Re: volatile shared memory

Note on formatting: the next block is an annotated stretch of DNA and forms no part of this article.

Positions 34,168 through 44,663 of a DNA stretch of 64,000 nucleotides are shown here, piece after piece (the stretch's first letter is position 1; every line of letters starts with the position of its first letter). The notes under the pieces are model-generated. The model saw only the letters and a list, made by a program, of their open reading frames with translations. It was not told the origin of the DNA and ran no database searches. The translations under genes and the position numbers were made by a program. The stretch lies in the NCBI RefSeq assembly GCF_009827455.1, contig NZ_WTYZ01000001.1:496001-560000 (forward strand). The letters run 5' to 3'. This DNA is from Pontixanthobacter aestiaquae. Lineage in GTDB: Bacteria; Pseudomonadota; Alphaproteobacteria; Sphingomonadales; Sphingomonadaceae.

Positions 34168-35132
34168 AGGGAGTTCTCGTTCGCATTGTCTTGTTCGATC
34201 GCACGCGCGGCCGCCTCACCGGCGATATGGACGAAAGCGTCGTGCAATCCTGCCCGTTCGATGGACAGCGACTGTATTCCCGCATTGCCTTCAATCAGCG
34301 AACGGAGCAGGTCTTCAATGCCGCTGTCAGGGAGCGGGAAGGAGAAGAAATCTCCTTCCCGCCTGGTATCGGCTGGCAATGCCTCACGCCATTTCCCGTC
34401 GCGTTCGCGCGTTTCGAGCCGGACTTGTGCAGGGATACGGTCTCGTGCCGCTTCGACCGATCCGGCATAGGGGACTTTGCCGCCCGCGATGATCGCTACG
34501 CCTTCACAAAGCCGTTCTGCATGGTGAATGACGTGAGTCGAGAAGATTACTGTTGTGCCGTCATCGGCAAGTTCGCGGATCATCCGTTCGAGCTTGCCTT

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On 03/16/2012 01:36 PM, Jeffrey Walton wrote: > On Fri, Mar 16, 2012 at 9:25 AM, Andrew Haley <aph@xxxxxxxxxx> wrote: >> On 03/16/2012 01:14 PM, Jeffrey Walton wrote: >>> The reason I ask is Microsoft appears to have a different >>> interpretation of the qualifier , and does not limit 'volatile' to >>> memory mapped hardware. >>> >>>  http://msdn.microsoft.com/en-us/library/12a04hfd(v=vs.90).aspx >> >> It says "Microsoft Specific" ... "End Microsoft Specific" for >> a reason, y'know. > :) > > But the page does describe the keyword as "... a type qualifier used > to declare that an object can be modified in the program by something > such as the operating system, the hardware, or a concurrently > executing thread." That part is true, kinda sorta. > Ian's description is consistent with the GCC manual's description : > "Both the C and C++ standard have the concept of volatile objects. > These are normally accessed by pointers and used for accessing > hardware." (Sorry about the 3.4.6 link in  - it was the first > Google hit from GCC man pages). > > Unfortunately, I've never seen the C or C++ definition of the keyword. > > Is 'volatile' implementation defined? Yes. ISO/IEC 9899:1999 6.7.3 Type qualifiers An object that has volatile-qualified type may be modified in ways unknown to the implementation or have other unknown side effects. Therefore any expression referring to such an object shall be evaluated strictly according to the rules of the abstract machine, as described in 188.8.131.52. Furthermore, at every sequence point the value last stored in the object shall agree with that prescribed by the abstract machine, except as modified by the unknown factors mentioned previously. What constitutes an access to an object that has volatile-qualified type is implementation-defined. There is a new standard which has proper support for atomics. Andrew.